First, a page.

I was in third grade when I decided to be a novelist. It sounded so glamorous and important. You and your books are studied in school. People discuss what you were thinking, what you meant when you wrote “the quick brown fox jumps over the lazy dog.“ They pay money for your thoughts! There’s a catch, though. To be a novelist you have to finish and preferably publish a novel.
I did pursue a writing career as a journalist, but nearly all of those hundreds of thousands of words have crumbled into dust, barely remembered the day after they were read. I never achieved that third-grade hope of writing some soul-stirring, enduring piece of work, like that of Ernest Hemingway or Jane Austen.
My novels still reside in my head and on scraps of paper and in numerous files on my computer. I’m sure there are millions just like me. My son recently forwarded me a link on how to publish a book on Kindle. Now, I have no excuse for not finishing the work that everyone has been breathlessly waiting for! No publisher or agent stands in my way. I am my only obstacle. (Which so far has been a HUGE obstacle.)
One good thing is that I no longer have delusions of grandeur. The New York Times Bestseller List? Who needs it! The Nobel Prize for Literature? A farce! A Pulitzer Prize? Don’t make me laugh! I just want to finish something readable and absorbing. My goal is to have a novel finished and on Kindle by the end of 2011. You heard it here first. Hold me to it! If you want to write a novel, join me in this goal. We can download one another’s books. We can have our own book club. (Kindle link at the bottom.)
I was looking through my zillions of photographs and came upon the above photograph, which I took from the balcony of the Chelsea Hotel, a mecca for creative people. I’m going to tack up the photo as an inspiration to write.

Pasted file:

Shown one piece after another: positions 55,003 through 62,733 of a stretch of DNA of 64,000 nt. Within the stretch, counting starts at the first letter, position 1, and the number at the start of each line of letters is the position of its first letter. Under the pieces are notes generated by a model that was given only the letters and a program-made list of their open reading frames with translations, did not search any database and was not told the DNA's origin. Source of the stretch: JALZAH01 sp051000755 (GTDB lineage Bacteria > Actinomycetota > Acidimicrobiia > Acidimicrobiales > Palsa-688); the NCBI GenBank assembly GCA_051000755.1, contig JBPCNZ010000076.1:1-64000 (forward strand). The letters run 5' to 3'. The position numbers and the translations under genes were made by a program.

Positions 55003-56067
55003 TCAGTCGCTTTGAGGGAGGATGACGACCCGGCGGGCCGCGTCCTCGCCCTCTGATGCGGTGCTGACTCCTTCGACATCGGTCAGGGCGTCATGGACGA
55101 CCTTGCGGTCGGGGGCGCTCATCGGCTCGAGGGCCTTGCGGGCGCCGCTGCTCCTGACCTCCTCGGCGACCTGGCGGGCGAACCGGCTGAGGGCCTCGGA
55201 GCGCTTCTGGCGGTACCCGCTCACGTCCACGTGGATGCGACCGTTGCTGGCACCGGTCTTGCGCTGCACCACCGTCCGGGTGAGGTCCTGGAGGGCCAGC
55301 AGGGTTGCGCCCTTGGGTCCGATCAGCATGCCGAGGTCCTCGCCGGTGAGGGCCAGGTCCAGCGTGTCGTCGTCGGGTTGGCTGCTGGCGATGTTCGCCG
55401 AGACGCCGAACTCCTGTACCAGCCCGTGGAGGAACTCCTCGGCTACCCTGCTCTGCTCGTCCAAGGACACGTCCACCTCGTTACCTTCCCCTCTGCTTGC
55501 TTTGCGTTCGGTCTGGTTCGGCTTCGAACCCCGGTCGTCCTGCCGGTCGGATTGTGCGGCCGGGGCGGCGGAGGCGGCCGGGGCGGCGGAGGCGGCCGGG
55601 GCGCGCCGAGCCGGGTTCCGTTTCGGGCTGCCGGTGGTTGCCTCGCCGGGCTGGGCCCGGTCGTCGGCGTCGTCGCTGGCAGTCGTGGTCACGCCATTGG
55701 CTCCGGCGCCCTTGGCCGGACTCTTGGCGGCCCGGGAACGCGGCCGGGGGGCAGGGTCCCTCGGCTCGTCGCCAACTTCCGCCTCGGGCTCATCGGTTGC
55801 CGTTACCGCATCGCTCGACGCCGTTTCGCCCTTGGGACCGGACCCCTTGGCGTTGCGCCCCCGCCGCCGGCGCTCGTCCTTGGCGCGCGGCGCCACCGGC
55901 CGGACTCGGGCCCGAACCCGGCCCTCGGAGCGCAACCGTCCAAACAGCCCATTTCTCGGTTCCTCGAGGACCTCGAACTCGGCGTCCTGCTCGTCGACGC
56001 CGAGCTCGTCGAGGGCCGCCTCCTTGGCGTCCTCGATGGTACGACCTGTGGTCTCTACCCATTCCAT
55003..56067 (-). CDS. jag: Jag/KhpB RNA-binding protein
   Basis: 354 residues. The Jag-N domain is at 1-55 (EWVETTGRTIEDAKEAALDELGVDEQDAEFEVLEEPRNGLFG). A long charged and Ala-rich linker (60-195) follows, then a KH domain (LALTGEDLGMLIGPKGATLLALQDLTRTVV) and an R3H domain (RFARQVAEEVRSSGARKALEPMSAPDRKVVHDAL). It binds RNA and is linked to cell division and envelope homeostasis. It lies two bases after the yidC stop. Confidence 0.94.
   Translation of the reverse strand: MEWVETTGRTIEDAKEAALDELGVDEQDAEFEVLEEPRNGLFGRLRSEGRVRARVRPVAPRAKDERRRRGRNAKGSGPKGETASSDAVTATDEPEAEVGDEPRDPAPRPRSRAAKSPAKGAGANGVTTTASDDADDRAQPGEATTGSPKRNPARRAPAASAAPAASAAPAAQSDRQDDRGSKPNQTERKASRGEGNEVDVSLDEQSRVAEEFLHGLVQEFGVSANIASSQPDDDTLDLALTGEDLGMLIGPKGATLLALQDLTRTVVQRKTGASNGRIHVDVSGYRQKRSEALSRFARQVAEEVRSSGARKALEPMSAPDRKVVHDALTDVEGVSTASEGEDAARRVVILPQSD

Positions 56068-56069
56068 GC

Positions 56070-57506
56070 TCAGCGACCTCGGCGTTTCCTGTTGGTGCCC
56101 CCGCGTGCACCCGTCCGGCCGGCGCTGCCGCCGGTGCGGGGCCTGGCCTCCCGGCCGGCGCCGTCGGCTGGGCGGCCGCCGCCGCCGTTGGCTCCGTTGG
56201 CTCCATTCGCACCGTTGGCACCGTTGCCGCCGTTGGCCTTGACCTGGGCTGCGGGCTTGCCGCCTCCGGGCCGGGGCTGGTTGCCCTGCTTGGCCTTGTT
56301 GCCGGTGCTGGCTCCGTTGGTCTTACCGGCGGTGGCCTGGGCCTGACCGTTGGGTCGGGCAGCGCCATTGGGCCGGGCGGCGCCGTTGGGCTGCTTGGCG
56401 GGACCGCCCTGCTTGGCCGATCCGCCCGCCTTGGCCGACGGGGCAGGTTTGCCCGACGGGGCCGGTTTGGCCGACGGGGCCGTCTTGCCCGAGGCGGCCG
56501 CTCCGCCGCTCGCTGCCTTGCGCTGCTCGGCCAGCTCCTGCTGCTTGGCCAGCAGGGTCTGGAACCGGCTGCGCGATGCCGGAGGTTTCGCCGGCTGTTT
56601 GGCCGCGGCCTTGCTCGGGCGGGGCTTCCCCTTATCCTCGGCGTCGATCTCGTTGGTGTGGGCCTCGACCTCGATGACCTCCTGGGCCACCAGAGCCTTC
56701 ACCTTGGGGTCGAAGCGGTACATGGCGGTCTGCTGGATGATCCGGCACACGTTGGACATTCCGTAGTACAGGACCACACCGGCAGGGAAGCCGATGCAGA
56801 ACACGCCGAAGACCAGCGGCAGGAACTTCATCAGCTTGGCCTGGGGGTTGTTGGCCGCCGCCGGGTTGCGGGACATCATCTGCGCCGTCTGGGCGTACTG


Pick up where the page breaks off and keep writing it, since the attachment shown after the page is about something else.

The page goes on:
I took the photo in 1989, when I visited my friends Jan and Richard in their apartment at the Chelsea Hotel. Jan and Richard are both extremely talented and creative people, so it was fitting that they should live in a building that had been a home to so many writers, artists and musicians. Among the writers who have lived there are Mark Twain, O. Henry, Dylan Thomas (who died there of alcohol poisoning), Arthur C. Clarke (who wrote 2001: A Space Odyssey there), William S. Burroughs (who later moved to my college town of Lawrence, Kansas), Leonard Cohen, Arthur Miller, Quentin Crisp, Gore Vidal, Tennessee Williams, Allen Ginsberg, Jack Kerouac (who wrote On the Road there), Robert Hunter, Brendan Behan, Simone De Beauvoir, Jean-Paul Sartre, Thomas Wolfe, Charles Bukowski. Among musicians who lived there were Bob Dylan, Janis Joplin and Patti Smith. The Grateful Dead stayed there.
The Chelsea is at 222 West 23rd Street, between Seventh and Eighth Avenues, in the Manhattan neighborhood of Chelsea. The 250-unit hotel was designated a New York City landmark in 1966, and placed on the National Register of Historic Places in 1977.